Leadership by Evasion
IT HAS BECOME fashionable, among some leading candidates for the Republican presidential nomination, to use the immigration bill now before the Senate for target practice, harping on its supposed inadequacies to the delight of nativists in the party base. The strategy comes with a correlate, which is to avoid proposing any better approach that would address the nub of the problem: 12 million illegal immigrants already in the country. On immigration, leadership by evasion is becoming the Republicans' stock in trade.
The leading candidate for evader in chief is former Massachusetts governor Mitt Romney, who seemed to favor the immigration bill before he opposed it. Eighteen months ago, he said the idea that illegal immigrants should register with the government, pay taxes, work for a number of years and pay a fee before being allowed to apply for citizenship struck him as "reasonable." Now he makes political hay by blasting the Senate bill, which includes just such an arduous route to eventual citizenship, as "amnesty" -- a bald-faced distortion but a crowd-pleaser for many primary voters.
So what would Mr. Romney suggest doing about the 12 million, a few of whom apparently did landscaping work on the grounds of his expansive Massachusetts home? Well, nothing, really. "I'm not a legislator, at least not currently," he boldly told reporters in Florida last month, "so I'm not going to give you legislative language."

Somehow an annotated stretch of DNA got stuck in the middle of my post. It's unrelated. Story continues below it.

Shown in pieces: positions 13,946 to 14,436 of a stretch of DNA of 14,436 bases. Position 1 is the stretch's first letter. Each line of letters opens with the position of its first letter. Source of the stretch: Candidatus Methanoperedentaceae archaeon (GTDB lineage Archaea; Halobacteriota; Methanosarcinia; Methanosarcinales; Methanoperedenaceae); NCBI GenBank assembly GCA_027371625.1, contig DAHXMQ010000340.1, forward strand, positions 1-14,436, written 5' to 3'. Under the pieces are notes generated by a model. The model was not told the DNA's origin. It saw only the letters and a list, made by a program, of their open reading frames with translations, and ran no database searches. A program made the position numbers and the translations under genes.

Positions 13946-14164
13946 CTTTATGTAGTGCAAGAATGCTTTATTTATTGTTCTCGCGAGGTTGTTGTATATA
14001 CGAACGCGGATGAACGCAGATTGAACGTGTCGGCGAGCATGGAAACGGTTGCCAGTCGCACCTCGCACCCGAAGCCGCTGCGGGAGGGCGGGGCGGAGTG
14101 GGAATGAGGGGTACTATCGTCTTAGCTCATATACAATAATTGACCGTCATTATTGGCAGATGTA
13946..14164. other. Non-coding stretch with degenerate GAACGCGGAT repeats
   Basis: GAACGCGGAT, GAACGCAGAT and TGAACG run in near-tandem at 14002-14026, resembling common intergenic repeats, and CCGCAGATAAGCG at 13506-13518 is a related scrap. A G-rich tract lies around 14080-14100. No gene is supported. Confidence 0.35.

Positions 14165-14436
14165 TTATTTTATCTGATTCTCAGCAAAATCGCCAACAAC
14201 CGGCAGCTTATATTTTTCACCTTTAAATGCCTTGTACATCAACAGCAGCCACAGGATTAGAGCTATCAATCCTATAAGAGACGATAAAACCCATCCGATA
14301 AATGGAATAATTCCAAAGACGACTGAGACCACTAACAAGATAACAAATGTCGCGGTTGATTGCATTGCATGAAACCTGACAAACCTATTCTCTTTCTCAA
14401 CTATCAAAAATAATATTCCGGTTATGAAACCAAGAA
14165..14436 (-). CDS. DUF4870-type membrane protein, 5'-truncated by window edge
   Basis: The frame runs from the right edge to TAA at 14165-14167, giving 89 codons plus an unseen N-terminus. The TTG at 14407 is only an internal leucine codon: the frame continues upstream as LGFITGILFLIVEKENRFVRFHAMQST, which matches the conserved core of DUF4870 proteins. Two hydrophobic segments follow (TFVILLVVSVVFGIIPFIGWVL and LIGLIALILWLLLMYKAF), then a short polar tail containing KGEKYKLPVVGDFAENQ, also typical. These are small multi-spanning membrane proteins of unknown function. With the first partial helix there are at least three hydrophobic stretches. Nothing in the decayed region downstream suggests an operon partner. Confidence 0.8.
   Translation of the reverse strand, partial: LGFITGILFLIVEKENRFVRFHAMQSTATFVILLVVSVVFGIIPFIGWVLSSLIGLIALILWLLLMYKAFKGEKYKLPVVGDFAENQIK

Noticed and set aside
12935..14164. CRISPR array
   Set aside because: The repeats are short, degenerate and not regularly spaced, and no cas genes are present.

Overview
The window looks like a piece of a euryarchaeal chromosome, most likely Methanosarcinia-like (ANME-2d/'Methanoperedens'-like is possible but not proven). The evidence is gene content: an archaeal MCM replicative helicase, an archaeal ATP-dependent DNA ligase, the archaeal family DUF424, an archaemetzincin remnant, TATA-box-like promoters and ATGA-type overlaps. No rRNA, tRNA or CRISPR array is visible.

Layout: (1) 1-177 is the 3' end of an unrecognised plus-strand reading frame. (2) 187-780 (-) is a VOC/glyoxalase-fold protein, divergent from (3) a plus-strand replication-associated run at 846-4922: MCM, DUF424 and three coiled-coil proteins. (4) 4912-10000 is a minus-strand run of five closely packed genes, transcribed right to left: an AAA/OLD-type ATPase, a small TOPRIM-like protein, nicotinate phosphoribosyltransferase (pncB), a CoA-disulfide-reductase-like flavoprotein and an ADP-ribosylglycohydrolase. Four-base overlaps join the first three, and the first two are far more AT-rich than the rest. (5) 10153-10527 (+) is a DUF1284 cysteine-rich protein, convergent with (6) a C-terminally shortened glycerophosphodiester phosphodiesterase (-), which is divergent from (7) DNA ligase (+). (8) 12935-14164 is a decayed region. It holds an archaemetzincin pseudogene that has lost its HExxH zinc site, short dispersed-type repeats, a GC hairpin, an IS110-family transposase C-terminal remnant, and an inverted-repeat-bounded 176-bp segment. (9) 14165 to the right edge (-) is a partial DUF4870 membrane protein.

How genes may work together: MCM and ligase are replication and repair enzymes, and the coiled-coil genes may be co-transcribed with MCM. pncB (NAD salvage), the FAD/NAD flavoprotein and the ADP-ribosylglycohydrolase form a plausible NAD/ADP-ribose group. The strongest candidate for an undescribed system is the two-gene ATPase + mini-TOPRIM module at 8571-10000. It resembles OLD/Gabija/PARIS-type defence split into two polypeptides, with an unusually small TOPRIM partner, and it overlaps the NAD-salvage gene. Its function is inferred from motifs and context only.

Rudy Giuliani is an even more egregious flip-flop artist; unlike Mr. Romney, who as governor cut illegal immigrants in Massachusetts no slack, the former New York mayor was a champion of their cause. He once forbade police and other officials in New York from asking immigrants about their legal status, and he pushed for creating an agency that would help illegal immigrants navigate the system. But as a presidential candidate, he has taken a much more cramped view, emphasizing the importance of tracking everyone who enters the country and dismissing the Senate bill as a "hodgepodge." As for the 12 million illegal immigrants, Mr. Giuliani -- who once said bluntly, and realistically, that most are here to stay -- is vague.
Even putative Republican candidate Fred Thompson has gotten into the duck-and-dodge act on immigration. Last year the former senator from Tennessee said sensibly that mass deportation "is not going to happen." Now he says "we should scrap this bill and the whole debate" until the nation's borders are secured. Never mind that the Senate bill would tighten the borders significantly.
Among the party's leading candidates, the honest voice on the issue belongs to Sen. John McCain, whose rivals have treated him as a punching bag for his troubles. In an impassioned speech yesterday, Mr. McCain, a longtime leading advocate for serious immigration reform, pointed out that the current non-system of immigration has become a festering national sore, and that to do nothing is to sidestep responsibility. Candidates who object to the Senate bill need "the responsibility and courage to propose another way," he said.
Pathetically, none has. Instead, a number of Senate Republicans hope to kill the bill by trying to affix various poisonous amendments to it, including one that would provide legal grounds for labeling millions of immigrants as aggravated felons and deporting them, and others that would sock illegal immigrants with tax burdens so heavy that most would never dare step on the path toward legalization. Their strategy is not to fix immigration; it's merely to pander and to leave in place an unworkable status quo.